No person should end up on the scrap heap of history - Bishop Joseph Galea-Curmi

Mass celebrated on Migrants and Refugees Day

  • Homily by Auxiliary Bishop Joseph Galea-Curmi


  • Holy Cross Church, Floriana
    Sunday 29th September, 2019


    At the heart of the Church in Malta’s vast mission for the respect of the dignity of the whole person, the work with migrants and refugees surely stands out. This service which has always been conducted in silence, has lasted for nearly 70 years when the Malta Emigrants Commission. I also would like to mention other entities in the Church that operate with such dedication in this field such as the Jesuit Refugee Service, the Laboratory of Peace, the Capuchin Friars and other volunteers. Such work is priceless and essential, because it truly reflects what the Church strives to be in her defence of the vulnerable and those in distress.

    Today we are celebrating the World Day of Migrants and Refugees. Pope Francis’s message for this day eloquently describes the inspiration that motivates so many people involve themselves in this field. Today I would like to convey to you the core of this message.

    Emblems of exclusion

    The Pope says that at the heart of the “globalisation of indifference” that exists nowadays, “migrants, refugees, displaced persons and victims of trafficking have become emblems of exclusion.” In addition to the hardships that their condition entails, they are often looked down upon and considered the source of all society’s ills.  This attitude is an alarm bell warning of the moral decline we will face if we continue to give ground to the throw‑away culture. 

    Overcoming our fears

    The manner in which history has developed in recent years has laid bare our fears. We tend to fear those whom we do not know, to fear what they could become and be afraid of their proximity to us. This is the reason behind our fear when refugees knock on our door in search of shelter and security for a better future. But the problem is not that we have doubts and fears. The problem is when they condition our way of thinking and acting to the point of making us intolerant, closed and perhaps even racist. Such an outlook is mirrored in our words, comments and general attitude. This was clearly articulated by the Diocesan Synod of Malta sixteen years ago in a message to us Maltese: “Racism is a structure of sin that is in contradiction with the belief that we are all created equal in the Creator’s image.” (Diakonia and Justice, 21). We are all made in the image of God, irrespective of colour and race.

    Growing in our humanity

    Compassion and love towards the vulnerable reveals who we truly are, our true humanity. In the words of Pope Francis, compassion strikes the most sensitive chords of our humanity, releasing a vibrant urge to “be a neighbour” to all those whom we see in difficulty. As Jesus himself teaches us, being compassionate means recognizing the suffering of the other and taking immediate action to soothe, heal and save. Opening ourselves to others does not lead to impoverishment, but rather it enriches us and increases our humanity.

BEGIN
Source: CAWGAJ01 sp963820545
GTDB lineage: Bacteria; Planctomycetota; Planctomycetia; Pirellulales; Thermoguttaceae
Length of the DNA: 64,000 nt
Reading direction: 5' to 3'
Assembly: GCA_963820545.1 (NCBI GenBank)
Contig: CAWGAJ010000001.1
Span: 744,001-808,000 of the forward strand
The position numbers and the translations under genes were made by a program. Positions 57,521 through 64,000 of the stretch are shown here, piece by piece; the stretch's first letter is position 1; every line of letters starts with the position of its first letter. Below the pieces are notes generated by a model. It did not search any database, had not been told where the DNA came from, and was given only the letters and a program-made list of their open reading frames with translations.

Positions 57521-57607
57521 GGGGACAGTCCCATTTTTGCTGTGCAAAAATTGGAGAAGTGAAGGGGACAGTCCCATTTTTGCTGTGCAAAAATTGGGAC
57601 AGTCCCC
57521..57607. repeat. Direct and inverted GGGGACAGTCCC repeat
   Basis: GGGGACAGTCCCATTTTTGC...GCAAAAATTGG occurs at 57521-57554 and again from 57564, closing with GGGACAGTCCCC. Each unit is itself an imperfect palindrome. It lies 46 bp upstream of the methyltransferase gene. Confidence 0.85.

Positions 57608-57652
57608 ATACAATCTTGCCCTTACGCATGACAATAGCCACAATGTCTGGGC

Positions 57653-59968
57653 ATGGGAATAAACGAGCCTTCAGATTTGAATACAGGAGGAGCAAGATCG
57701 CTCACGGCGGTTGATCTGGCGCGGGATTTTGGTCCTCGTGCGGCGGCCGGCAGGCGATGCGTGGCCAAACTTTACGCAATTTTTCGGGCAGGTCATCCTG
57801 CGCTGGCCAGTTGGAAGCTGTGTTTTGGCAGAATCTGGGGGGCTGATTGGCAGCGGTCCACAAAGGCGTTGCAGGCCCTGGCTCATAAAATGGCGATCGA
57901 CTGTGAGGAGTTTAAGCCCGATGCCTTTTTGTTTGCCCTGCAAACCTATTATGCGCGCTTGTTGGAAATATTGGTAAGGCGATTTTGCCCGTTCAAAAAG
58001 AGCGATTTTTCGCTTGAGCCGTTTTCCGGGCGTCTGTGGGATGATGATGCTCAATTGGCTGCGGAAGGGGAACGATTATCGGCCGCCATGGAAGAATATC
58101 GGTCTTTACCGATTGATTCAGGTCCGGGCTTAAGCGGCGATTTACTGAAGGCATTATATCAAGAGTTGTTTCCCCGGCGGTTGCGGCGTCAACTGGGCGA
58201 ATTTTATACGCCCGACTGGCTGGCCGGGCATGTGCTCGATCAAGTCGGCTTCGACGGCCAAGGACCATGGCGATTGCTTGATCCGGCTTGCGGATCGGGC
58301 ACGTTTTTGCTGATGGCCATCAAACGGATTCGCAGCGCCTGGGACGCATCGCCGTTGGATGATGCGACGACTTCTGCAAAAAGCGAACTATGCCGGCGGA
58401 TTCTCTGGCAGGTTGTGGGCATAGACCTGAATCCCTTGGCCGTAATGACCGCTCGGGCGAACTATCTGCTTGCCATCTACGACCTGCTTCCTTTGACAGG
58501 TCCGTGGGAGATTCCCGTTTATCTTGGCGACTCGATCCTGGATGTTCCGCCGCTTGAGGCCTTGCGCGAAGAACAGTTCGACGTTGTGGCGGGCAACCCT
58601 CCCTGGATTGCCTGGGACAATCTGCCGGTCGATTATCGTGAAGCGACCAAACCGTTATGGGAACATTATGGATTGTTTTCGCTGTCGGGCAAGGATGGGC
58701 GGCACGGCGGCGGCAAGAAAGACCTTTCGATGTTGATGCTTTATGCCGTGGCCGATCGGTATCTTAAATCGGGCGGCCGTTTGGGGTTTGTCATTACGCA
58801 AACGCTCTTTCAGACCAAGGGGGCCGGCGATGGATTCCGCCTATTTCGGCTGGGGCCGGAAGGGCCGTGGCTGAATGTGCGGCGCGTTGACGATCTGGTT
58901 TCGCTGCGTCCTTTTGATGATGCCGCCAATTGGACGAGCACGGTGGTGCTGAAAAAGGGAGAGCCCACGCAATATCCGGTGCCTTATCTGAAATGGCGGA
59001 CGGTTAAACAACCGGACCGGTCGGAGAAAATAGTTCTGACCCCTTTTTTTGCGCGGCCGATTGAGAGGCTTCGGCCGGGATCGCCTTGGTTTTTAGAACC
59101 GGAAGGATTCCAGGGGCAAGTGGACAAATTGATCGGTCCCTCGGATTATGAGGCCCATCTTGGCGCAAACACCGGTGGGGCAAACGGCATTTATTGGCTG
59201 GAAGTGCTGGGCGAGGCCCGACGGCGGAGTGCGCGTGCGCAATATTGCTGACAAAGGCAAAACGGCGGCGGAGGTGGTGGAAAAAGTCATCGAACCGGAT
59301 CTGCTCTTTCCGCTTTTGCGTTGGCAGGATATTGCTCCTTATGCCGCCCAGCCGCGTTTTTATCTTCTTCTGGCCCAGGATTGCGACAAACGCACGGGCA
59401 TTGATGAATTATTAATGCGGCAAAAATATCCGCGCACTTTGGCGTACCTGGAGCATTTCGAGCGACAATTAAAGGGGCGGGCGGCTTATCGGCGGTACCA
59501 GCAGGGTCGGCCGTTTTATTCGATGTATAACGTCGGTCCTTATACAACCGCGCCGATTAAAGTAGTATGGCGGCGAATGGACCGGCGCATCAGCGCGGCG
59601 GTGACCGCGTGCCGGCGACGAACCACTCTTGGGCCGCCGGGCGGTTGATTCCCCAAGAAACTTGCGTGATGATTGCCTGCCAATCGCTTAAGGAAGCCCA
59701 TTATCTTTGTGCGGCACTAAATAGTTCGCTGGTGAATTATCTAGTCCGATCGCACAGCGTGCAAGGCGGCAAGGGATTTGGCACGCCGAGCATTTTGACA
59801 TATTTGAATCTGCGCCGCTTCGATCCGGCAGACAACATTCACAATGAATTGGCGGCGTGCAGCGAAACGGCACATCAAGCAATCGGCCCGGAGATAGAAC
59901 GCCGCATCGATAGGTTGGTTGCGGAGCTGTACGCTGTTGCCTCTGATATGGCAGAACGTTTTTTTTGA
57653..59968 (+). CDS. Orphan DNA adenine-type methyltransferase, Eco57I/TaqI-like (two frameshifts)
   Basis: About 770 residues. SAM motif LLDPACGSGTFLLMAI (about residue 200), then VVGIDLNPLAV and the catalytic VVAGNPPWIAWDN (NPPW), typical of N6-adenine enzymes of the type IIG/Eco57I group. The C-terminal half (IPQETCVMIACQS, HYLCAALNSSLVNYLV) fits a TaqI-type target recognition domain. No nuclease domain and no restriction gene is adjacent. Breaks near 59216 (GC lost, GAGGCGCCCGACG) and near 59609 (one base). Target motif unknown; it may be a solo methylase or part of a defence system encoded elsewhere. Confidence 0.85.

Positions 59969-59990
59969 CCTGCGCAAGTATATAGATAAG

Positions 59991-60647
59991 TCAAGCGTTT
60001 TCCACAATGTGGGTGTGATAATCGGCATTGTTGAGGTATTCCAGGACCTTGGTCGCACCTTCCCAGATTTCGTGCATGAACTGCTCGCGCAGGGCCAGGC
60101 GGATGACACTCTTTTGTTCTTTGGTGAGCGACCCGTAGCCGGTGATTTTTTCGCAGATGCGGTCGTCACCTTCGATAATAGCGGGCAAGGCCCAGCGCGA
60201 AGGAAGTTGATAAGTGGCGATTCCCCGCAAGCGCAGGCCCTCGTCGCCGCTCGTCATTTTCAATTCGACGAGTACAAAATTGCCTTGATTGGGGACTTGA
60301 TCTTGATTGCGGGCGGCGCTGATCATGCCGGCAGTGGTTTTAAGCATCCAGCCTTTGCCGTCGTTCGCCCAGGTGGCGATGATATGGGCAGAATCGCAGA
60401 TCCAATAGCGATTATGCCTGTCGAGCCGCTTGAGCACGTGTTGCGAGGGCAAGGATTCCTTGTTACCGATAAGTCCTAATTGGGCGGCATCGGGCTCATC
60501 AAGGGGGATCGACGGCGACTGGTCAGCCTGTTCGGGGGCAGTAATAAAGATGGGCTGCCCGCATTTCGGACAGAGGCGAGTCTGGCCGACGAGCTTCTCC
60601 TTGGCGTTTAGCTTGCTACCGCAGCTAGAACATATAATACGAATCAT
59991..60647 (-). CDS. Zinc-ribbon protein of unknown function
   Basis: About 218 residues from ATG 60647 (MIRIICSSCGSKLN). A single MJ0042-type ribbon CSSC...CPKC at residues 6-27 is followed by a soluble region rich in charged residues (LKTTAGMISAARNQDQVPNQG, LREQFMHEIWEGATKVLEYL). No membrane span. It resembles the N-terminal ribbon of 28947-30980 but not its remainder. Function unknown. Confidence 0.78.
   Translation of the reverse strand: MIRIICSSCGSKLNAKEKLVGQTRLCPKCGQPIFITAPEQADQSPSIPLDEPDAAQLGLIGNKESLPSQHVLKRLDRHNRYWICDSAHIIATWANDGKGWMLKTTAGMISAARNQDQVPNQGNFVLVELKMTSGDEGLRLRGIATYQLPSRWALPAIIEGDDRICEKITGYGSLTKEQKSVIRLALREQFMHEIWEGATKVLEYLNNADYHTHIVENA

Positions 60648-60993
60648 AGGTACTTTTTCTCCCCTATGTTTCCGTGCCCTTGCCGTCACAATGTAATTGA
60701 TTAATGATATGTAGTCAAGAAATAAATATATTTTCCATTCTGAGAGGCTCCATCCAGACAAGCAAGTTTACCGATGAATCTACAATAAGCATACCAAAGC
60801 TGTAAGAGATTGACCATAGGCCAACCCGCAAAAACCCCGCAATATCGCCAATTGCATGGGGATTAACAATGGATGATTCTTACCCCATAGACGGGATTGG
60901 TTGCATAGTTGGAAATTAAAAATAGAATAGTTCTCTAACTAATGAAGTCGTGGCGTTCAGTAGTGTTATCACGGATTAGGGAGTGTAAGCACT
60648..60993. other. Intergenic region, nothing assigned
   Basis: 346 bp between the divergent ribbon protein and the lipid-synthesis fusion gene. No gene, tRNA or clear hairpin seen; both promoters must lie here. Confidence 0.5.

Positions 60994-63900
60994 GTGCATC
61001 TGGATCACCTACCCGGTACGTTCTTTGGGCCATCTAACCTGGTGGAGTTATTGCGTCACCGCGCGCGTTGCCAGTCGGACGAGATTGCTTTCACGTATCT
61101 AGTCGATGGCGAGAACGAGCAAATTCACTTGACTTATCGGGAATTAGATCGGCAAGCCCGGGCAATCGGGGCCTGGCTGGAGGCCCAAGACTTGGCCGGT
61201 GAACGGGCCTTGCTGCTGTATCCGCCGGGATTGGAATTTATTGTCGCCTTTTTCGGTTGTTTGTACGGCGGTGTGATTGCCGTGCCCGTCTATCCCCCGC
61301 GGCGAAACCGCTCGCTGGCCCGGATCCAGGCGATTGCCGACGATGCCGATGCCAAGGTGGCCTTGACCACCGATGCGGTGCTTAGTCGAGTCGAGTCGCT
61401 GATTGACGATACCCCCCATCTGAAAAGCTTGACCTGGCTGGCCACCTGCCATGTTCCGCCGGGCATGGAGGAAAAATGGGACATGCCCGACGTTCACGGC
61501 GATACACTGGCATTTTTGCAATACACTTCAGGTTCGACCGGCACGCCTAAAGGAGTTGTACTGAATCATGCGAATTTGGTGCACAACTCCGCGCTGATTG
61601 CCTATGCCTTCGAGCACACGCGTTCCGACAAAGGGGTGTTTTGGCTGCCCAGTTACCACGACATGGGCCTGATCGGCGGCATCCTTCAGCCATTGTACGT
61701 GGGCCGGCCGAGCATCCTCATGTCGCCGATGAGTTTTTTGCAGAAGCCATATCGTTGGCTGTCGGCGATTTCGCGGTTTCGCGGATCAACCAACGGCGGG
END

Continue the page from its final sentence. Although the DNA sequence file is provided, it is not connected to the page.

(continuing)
The most vulnerable pay the highest price

    We must work together so that no one is excluded in a world that is sometime elitist and cruel with the emarginated. Pope Francis explains that those who pay the price are always the little ones, the poor, the most vulnerable, those that like Lazarus, as we have seen in the Gospel proclaimed today, are prevented from sitting at the table and are left with the “crumbs” of the banquet (cf. Lk 16:19‑21). No person should end up on the scrap heap of history. Progress that creates exclusion makes the rich even richer and the poor even poorer. Progress that respects the dignity of the person seeks inclusion that looks forward to future generations.

    We should not censor the words of Jesus

    Jesus himself said, “Truly, I say to you, as you did it to one of the least of these my brethren, you did it to me” and “Truly, I say to you, as you did it not to one of the least of these, you did it not to me.” Jesus said these words after he had explained what it means to help people in need and presented us with a long list that includes “I was a stranger and you welcomed me”. My appeal today is that we do not censor the words of Jesus by speaking and living as if he never uttered these words.

    Jesus Christ asks us not to yield to the prevalent logic of the world, which justifies injustice to others for my own gain or that of my group. “Me first, and then the others if anything is left over!” Jesus asks us to strive to overcome this indifference towards our neighbours which leads to viewing them in purely economic terms that leads to their exploitation.

    Persons at the centre

    Pope Francis reminds us, “In every political activity, in every programme, in every pastoral action we must always put the person at the centre, in his or her many aspects, including the spiritual dimension. And this applies to all people, whose fundamental equality must be recognized. Consequently, “development cannot be restricted to economic growth alone. To be authentic, it must be well‑rounded; it must foster the development of each man and of the whole man”.

    Migrants, especially those who are most vulnerable, help us to read the “signs of the times”. Through them, the Lord is calling us to conversion, to be set free from exclusivity, indifference and the throw‑away culture. Through them, the Lord invites us to embrace fully our Christian life and to contribute, each according to his or her proper vocation, to the building up of a world that is more and more in accord with God’s plan.


    ✠ Joseph Galea-Curmi
      Auxiliary Bishop of Malta